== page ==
Which Credit Card Should I Pay Off First?

Pay Off Credit Card

Whether it’s luxury vacations and other big-ticket items or simply day-to-day expenses, there’s no question Americans like to spend. In turn, they rack up significant credit card debt. Americans owe a total of $779 billion in credit card debt at an average of $16,748 per household, according to NerdWallet’s 2016 American Household Credit Card Debt Study.

Credit cards help bridge the gap between the things we want and need, and what we can afford in the moment. For the privilege, consumers are charged interest. While the benchmark interest rate remains remains low and encourages spending, the average credit card annual percentage rate (APR) for new cards is at an all-time high of 15.59 percent. These rates can be costly. According to NerdWallet, American households spend an average of $1,300 per year in interest.

If you’re accumulating credit card debt and struggling to keep up with payments, it’s time to develop a plan of action to pay off your card balances.

Look at the Big Picture

Before mapping out which cards to pay off and how to do it, you should take time to look at your overall financial health. Start by examining your credit reports. You’re entitled to view your credit report from each of the three major credit bureaus (Experian, Equifax, and Transunion) for free once a year.

Make sure your reports are free of errors and inconsistencies. If you see anything that might be hurting your report or driving up your interest rates, you can challenge those items with the bureaus. Consider working with a professional credit repair service, which can help you check your credit reports and advocate for necessary changes.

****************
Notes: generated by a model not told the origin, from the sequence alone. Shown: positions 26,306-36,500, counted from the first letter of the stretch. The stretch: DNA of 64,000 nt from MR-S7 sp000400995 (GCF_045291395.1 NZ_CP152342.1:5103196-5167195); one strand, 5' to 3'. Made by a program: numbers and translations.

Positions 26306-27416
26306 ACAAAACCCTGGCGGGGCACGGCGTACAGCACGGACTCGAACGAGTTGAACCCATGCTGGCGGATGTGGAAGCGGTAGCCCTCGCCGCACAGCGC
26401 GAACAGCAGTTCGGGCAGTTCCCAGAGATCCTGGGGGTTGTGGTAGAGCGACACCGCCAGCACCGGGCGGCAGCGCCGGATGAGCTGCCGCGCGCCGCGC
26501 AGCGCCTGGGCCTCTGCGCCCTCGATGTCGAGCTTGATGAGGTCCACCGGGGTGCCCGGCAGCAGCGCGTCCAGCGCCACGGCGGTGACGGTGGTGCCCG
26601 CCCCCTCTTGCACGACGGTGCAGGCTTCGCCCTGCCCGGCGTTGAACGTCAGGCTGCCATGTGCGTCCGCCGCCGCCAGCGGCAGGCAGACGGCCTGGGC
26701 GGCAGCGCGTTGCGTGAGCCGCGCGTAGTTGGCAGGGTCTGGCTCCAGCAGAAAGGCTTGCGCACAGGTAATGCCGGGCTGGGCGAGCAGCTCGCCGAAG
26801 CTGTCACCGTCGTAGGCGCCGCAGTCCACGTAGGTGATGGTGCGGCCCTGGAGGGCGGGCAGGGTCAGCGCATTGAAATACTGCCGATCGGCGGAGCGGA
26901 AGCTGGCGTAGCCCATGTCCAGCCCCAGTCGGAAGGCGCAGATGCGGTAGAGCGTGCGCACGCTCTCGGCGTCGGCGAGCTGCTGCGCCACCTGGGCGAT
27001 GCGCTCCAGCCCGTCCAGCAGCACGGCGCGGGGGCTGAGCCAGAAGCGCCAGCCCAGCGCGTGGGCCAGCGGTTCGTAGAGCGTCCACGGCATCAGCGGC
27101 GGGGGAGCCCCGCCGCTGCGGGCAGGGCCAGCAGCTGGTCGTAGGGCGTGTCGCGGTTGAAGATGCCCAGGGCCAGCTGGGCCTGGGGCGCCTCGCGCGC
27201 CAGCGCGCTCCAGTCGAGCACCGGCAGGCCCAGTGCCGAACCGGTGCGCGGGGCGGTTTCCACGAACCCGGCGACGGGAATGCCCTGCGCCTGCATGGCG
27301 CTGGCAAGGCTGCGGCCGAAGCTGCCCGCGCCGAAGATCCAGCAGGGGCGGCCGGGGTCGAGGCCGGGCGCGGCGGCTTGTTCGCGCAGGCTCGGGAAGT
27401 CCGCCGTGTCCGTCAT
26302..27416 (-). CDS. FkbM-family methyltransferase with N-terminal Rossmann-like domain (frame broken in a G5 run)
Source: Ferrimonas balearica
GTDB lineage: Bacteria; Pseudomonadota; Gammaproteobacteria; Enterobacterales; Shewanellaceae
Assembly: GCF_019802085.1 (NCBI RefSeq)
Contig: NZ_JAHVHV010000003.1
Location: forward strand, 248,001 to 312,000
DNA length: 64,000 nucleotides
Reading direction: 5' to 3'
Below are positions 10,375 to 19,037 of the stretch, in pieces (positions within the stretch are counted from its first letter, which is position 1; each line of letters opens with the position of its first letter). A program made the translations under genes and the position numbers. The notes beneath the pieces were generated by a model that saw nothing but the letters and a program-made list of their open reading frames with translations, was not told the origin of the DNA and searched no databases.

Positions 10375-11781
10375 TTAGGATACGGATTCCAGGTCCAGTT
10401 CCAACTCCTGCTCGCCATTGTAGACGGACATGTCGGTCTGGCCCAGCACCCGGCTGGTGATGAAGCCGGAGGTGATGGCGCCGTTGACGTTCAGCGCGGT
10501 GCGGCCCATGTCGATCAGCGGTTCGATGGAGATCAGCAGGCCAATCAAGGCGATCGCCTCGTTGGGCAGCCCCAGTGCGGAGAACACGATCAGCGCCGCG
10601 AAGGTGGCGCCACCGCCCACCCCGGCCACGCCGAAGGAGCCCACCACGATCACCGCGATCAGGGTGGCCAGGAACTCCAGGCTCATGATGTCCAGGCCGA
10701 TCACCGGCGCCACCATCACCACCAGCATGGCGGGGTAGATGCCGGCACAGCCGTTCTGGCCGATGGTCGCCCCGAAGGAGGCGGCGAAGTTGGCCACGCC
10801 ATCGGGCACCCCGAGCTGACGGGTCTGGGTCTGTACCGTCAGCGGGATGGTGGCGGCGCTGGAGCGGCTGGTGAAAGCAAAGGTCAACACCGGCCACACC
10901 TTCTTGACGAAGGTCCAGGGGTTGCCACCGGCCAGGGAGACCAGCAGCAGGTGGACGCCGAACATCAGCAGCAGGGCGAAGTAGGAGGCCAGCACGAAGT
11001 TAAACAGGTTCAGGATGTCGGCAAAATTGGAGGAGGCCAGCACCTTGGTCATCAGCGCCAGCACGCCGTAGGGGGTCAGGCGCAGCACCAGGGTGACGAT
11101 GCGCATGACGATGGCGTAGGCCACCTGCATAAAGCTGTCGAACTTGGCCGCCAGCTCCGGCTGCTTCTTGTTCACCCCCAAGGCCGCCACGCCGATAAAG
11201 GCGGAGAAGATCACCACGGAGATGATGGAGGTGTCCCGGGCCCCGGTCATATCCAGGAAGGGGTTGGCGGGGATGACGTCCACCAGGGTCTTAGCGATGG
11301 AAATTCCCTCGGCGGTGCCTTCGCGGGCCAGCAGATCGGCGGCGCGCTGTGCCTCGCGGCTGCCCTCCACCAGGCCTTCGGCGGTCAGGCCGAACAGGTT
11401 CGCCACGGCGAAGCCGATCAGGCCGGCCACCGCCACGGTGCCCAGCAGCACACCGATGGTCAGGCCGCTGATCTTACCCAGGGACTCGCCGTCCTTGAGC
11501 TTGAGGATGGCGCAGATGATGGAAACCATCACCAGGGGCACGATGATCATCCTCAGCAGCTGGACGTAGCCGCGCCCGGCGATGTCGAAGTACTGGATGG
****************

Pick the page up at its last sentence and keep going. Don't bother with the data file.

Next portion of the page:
One Account at a Time

Once you’ve examined your overall financial health and credit reports, it’s time to decide which credit card account to pay off first. Generally, it’s a better idea to pay off one account at a time, instead of making random payments on every one of your cards. Deciding which card to start with is simple: pick the one with the highest interest rate. The card with the highest interest rate is costing you more money per month than your other cards.

Next, call the credit card companies to see if you can secure a lower APR. If you’ve made adjustments to spending and eliminated any irregularities in your credit report, you might be able to lower your APR by a few valuable points.

After you’ve selected which card to pay off and secured a low APR, create a budget that allows you to meet your current obligations (housing costs, food, etc.), but still pay down your credit card balance. Look at your spending history and cut out any non-essential items. This could mean sacrificing eating out or going to the movies.

If, after working to pay down your credit card balances, you don’t see improvement in your credit score, contact a credit repair service for help. Reputable credit repair services help develop a plan based on your specific situation.

Contact CreditRepair.com today to discuss your credit repair needs and options. We’re a trusted credit repair company service provider with direct partnerships with the three major credit bureaus.

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